This month, the EU Intellectual Property Office (EUIPO) found against McDonald’s in a trade mark dispute concerning its “Big Mac” trade mark.
McDonalds’ successful opponent was “Supermac’s” – an Irish fast-food chain with 116 outlets across Ireland and Northern Ireland. The case has been seen by many as a step towards preventing “trade mark bullying” by large corporations. However, perhaps more importantly it emphasises the importance of providing sufficient evidence of “genuine use” in trade mark disputes.
This case arose when the Irish chain wanted to expand into the UK and other territories within Europe. McDonald’s attempted to prevent this, arguing that this would constitute infringement of its trade mark, “Big Mac”, as it would give Supermac’s an “unfair advantage” in respect of its “distinctive character and repute.”
In response to this, Supermac’s alleged that McDonald’s was not entitled to retain this trade mark, because it did not satisfy the requirement that the trade mark be “put to genuine use”.
In support of its case, McDonald’s submitted evidence in an attempt to prove that it offers Big Macs for sale across Europe, and as such, is entitled to retain the trade mark. Evidence included printed website pages, a printed Wikipedia page, examples of its packaging and advertising and signed affidavits (written statements) from McDonald’s executives, containing information about the high level of sales of the “Big Mac” sandwich.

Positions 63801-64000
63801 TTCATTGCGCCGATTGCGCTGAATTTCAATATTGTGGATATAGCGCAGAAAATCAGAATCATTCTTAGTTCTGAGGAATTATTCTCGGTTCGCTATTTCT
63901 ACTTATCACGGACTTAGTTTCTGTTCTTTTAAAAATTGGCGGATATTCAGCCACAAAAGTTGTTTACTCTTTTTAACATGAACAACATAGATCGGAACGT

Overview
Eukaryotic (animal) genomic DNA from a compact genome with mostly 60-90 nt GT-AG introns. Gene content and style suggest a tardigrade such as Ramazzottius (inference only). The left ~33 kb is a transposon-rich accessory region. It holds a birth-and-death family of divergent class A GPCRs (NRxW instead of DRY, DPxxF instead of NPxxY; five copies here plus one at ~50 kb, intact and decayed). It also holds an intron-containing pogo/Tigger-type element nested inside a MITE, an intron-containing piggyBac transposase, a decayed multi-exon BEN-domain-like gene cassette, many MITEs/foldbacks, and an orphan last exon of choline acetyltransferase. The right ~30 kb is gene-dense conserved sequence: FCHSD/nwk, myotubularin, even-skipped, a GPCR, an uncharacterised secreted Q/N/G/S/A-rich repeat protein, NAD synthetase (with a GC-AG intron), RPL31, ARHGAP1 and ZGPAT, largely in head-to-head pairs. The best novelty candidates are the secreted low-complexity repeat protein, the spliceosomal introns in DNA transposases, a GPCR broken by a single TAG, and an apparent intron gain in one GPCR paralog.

So what did the EUIPO find?
The Cancellation Division of the EUIPO found in favour of Supermac’s, ruling that McDonald’s had not successfully proved genuine use of the trade mark. Crucially, McDonalds’ evidence of use was insufficient – it had not produced evidence that products bearing the trade mark in question had been offered for sale and subsequently sold to consumers.
Since McDonald’s failed to prove “genuine use”, the Cancellation Division ruled that its “Big Mac” trade mark should be wholly revoked.
Prevention of “trade mark bullying”?
This case has been seen by many as a step towards preventing large corporations from engaging in the practice of “trade mark bullying” to the detriment of smaller companies. Supermac’s founder, Pat McDonagh, has stated: “This is a victory for all small businesses. It prevents bigger companies from hoarding trademarks (sic) with no intention of using them.”
However, central to the EUIPO’s decision was that McDonald’s did not provide sufficient evidence of actual sales of products which had the trade mark in question displayed. McDonalds plan to appeal the decision and if they are able to produce such evidence (which they will likely be able to do) the outcome of the case may be very different.